Root canals are used to treat inflammation and infections of the pulp without removing the actual tooth. It is important to understand that a root canal will not save your tooth, however, it will allow you to keep it. 

If left untreated, infections can cause further damage to your tooth and surrounding tissues, which may result in the tooth’s removal. 

What exactly are root canals? 

To understand how the root canal treatment works, it is helpful to understand what root canals are. 

Teeth are made up of hard and soft parts. The hard, outermost layer is called the enamel (that is the part that is visible). Inside is another hard layer, the dentin, that give the tooth its structure. Cementum is the third hard layer, below the gums, that covers the roots of the tooth. 

The inside part of the tooth is made up of a soft tissue that is called the pulp. This is where the nerves and blood vessels are. It stretches from the center of the tooth, down to the roots and jawbone. A tooth can have anywhere between 1-4 individual roots, with molars having more. 

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How does the root canal procedure work? 

To complete a root canal therapy, you will need more than one dental visit (typically 2-3). The procedure itself consists of several steps: 

  1. First, the dentist examines your mouth and takes X-rays of your teeth to determine the depth of your roots. Then, the tooth is numbed so you can feel comfortable and at ease. A dental dam (a flexible sheet of protective material) is stretched over your mouth to keep it dry (it protects your teeth from bacteria in your saliva). 
  2. Next, your dentist or endodontist will make an opening (drill a hole) in the tooth’s crown to get to the core (pulp chamber). Any existing decay is removed. The tooth is flushed out, cleaned and dried. 
  3. After that, the pulp is removed, which leaves the tooth hollow. Each root canal is disinfected, shaped, and cleaned. 
  4. Medicine may be placed in the pulp chamber and root canals to help with the infection. 
  5. Then, the roots are filled with a sealer to support the canals. To prevent an infection, a temporary filling is placed in your tooth. Antibiotics may be prescribed if the infection spread beyond the roots. 
  6. Finally, your dentist will remove the temporary filling and put in a permanent restoration like an artificial crown. That will strengthen the tooth, restore its function and greatly improve the way it looks. Sometimes, there may not be enough support for a crown. In that case, a post may be placed inside the tooth to help support the crown. 

The root canal procedure keeps the tooth safe from bacteria and significantly reduces its chances of breaking. 

It is crucial to follow your dentist’ instructions and attend all follow-up appointments. 

Who needs a root canal? 

Generally speaking, when teeth have severe decay, cavities or cracks, or when they are painful, inflamed or infected, a root canal may be necessary. Your dentist will perform an oral examination to find out exactly what the problem is and how it can be treated. 

Some symptoms of a tooth infection include sensitivity to pressure and temperature, swollen lymph nodes, severe pain when chewing, tender or darkening gums, chips/cracks in the teeth, fever and abscesses (or foul-tasting liquid when the abscess drains). 

 

Frequently Asked Questions about Root Canal Cincinnati, Ohio [OH]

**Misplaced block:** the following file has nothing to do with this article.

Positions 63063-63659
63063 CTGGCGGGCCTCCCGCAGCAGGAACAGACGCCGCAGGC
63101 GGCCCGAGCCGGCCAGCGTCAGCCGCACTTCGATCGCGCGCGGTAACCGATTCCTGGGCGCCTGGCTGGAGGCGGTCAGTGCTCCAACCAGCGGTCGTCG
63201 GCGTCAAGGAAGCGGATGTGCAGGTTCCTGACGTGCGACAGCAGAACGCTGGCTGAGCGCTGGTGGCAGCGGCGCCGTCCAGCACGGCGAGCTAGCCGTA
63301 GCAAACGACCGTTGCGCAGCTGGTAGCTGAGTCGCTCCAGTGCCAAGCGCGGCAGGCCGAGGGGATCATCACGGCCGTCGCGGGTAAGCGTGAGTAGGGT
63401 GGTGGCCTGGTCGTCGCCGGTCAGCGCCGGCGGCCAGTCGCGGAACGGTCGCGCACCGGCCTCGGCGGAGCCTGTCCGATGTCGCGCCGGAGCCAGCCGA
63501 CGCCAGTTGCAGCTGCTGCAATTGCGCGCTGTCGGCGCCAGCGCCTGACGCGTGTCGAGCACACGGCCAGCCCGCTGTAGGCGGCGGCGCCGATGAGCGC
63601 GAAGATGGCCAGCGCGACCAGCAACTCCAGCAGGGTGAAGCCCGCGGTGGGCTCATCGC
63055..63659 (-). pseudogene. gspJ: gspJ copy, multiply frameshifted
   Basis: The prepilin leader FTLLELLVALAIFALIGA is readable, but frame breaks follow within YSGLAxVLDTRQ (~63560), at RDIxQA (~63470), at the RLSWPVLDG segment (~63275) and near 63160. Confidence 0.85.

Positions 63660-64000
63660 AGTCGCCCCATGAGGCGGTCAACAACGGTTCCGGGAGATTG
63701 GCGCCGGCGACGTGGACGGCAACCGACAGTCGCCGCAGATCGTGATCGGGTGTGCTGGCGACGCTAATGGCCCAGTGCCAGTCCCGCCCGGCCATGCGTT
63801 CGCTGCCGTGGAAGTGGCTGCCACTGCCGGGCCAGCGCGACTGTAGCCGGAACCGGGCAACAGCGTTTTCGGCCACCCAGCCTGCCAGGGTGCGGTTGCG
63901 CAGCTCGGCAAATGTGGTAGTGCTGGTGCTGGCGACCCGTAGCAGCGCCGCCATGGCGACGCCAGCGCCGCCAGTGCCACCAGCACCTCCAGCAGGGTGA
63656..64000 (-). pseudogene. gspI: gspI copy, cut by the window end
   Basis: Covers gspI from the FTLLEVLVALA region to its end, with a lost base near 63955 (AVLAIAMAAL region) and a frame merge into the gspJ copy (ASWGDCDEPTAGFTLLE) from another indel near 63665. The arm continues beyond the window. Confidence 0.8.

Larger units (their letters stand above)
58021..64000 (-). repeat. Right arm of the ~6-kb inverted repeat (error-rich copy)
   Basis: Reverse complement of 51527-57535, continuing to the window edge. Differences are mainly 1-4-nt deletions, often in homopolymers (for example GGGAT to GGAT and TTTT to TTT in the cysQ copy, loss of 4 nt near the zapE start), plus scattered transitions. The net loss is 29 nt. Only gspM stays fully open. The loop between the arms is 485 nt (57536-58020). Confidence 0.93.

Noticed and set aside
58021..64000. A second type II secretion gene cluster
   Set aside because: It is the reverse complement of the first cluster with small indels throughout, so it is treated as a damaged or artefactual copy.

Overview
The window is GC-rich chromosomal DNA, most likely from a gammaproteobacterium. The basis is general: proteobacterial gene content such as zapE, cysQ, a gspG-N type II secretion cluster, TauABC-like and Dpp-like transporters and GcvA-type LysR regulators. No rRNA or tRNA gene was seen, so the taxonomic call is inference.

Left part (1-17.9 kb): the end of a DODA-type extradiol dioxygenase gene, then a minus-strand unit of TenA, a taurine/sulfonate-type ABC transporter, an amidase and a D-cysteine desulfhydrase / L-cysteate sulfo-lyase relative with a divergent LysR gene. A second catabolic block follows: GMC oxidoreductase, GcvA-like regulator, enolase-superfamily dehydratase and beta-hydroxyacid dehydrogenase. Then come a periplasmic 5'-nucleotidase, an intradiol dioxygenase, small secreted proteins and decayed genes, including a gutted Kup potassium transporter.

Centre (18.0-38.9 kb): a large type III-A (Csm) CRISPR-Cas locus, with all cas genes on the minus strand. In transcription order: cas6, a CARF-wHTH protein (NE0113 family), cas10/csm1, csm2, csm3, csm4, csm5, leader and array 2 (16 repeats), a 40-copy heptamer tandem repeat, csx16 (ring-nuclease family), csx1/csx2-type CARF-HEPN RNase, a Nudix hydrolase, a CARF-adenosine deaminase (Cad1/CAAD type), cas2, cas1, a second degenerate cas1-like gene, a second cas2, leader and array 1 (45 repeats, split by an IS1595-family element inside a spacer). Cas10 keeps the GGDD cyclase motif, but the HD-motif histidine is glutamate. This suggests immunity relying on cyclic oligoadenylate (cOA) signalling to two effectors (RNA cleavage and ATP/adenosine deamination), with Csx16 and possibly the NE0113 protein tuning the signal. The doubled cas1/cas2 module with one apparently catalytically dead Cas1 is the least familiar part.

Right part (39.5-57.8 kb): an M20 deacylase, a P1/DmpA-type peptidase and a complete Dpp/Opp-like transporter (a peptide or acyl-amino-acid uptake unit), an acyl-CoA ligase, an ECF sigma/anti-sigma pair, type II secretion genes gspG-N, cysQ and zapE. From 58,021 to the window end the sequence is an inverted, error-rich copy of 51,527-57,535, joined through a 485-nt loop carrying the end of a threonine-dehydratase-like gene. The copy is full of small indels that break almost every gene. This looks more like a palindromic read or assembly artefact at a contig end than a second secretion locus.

What can I do to ease my pain before the root canal treatment?

To ease your pain before the treatment, you can take OTC pain killers, such as acetaminophen or ibuprofen. If pain is severe, you may consider alternating the two, for example – take acetaminophen, then ibuprofen 3-4 hours later, then acetaminophen again after another 3-4 hours. This will ensure effective tooth pain relief. 

Does the root canal treatment hurt? 

Thanks to the advances in medicine, the procedure is not painful. You will receive a numbing agent before the start of the procedure. Whatever discomfort you may feel afterwards can be treated with over-the-counter medications. 

How durable are root canal treatments? 

A tooth with a root canal filling can last for many years if it is properly maintained. It can become decayed or fractured. The gums can become diseased. Therefore, it is important to keep your dental cleaning appointments and get regular check-ups to keep your mouth healthy. 

Are root canals better than teeth extractions? 

Root canals allow the patients to keep and protect their natural teeth. Maintaining your natural teeth is always the best option, since nothing will feel and look as good as your original teeth. 

Teeth extractions may be cheaper, but they are costly in terms of functionality, aesthetics and overall health of your smile. Extracted teeth need to be replaced eventually- with a dental bridge, dentures, or an implant. These restorations can be much more expensive, and require more time, energy, and multiple treatments to complete. 

Whenever possible, the first course of treatment should always be a root canal therapy. 

How can I avoid having a root canal? 

To avoid the root canal procedure, make sure to keep your teeth healthy. Brush them at least twice a day, floss every day and maintain a balanced diet. Visit your dentist at least twice a year to get a cleaning and an oral exam. If you start experiencing pain, or notice swelling, don’t wait to visit your dentist. The sooner the problem is detected, the better your chances of saving your tooth and avoiding a root canal treatment. 

Cincinnati, OH

7764 Colerain Avenue,
Cincinnati, OH 45239

513-741-2253

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